The last album was called The Rise of Hobo Johnson, and it really lived up to its name. Self-produced, self-recorded, and originally self-released in late 2017, it powered a breakout year that most musicians can only dream of, beginning with the backyard performance of “Peach Scone” that brought Hobo Johnson (née Frank Lopes Jr.) YouTube viewers by the millions, and ending with a huge, intensely devoted fan base early, anticipating his next move.
That next move is called The Fall of Hobo Johnson, which is (Frank hopes) more of a metaphorical title. It’s about all of the things that Frank (the person) has gone through while Hobo Johnson (the persona) has been blowing up. Namely, a lot of falling: falling in love, falling out of it, and falling apart when it was over.
Ma is a dedication to motherhood.The title of the album comes from the realization that the word 'Ma' is a very good candidate for our first utterance and our very last whisper, the word itself means 'Mother' in countless languages. The record contains 3 parallel narratives all pointing back to motherhood. The first is one of loss and helplessness, the narrative of a mother who reluctantly had to put up her child for adoption, still loving them, but unable to be with them. This became a metaphor for my own personal experience of observing my family in Venezuela, not being able to help in any meaningful way, and the constant feeling of complete helplessness. The second narrative is everything I would ever say to the children I may or may not have. The third narrative is one of celebration, of recognizing the Mother in each being, and of gratitude for music and its mothering qualities.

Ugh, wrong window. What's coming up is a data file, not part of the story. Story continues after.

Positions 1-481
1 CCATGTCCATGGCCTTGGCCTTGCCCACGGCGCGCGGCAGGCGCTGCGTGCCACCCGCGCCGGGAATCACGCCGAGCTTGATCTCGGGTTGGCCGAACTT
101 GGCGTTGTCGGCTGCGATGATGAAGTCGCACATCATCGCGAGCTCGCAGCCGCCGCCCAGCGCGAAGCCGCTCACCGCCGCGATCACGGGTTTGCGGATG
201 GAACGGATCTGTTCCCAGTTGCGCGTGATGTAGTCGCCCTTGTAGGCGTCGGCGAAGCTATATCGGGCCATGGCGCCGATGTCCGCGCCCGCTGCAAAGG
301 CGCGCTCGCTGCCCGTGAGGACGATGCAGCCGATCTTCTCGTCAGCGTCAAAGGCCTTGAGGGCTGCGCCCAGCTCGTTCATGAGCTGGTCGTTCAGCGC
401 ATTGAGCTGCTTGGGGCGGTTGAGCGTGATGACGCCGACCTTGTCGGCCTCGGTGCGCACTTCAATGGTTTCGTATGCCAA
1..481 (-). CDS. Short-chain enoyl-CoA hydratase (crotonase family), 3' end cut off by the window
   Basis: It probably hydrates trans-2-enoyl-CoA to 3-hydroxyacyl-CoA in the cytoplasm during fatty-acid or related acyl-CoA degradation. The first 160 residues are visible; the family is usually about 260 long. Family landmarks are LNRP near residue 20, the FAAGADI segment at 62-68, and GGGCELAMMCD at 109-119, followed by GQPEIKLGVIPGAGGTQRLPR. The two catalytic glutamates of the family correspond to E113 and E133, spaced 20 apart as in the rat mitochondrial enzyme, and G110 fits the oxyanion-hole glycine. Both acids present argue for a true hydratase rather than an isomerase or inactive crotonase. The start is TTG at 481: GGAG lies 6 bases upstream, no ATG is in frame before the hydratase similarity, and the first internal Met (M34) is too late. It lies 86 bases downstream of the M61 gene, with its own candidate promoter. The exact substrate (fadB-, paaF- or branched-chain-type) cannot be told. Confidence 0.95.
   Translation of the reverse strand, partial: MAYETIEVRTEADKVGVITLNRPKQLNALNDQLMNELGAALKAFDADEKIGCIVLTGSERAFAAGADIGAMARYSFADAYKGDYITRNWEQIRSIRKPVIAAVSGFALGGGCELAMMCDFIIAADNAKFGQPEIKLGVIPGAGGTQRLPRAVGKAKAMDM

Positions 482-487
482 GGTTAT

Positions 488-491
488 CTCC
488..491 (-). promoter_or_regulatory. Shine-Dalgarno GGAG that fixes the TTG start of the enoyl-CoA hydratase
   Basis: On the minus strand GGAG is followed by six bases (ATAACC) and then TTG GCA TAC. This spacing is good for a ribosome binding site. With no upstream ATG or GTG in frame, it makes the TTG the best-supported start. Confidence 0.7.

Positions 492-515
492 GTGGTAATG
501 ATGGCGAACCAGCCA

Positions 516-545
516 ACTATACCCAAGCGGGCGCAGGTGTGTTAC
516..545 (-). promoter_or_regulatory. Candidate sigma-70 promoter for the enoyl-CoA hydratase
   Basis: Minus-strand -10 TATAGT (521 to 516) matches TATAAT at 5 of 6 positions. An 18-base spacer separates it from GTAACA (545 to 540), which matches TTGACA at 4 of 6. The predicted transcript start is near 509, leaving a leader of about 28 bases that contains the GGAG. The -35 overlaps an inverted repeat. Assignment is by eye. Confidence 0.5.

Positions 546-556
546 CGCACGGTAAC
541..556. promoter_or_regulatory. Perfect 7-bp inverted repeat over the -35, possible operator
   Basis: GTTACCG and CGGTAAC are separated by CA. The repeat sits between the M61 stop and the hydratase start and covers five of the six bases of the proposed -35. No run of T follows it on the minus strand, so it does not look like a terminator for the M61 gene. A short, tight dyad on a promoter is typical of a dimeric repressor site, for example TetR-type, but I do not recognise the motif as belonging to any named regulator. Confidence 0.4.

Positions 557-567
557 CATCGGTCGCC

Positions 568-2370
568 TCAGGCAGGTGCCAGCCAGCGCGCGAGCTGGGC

Ma was recorded in Big Sur and Los Angeles, CA and was produced, arranged, and recorded with my longtime collaborator Noah Georgeson. It features appearances by many, including Cate Le Bon and Vashti Bunyan, the archetype of a mother. It will be out September 13, 2019.-Devendra Banhart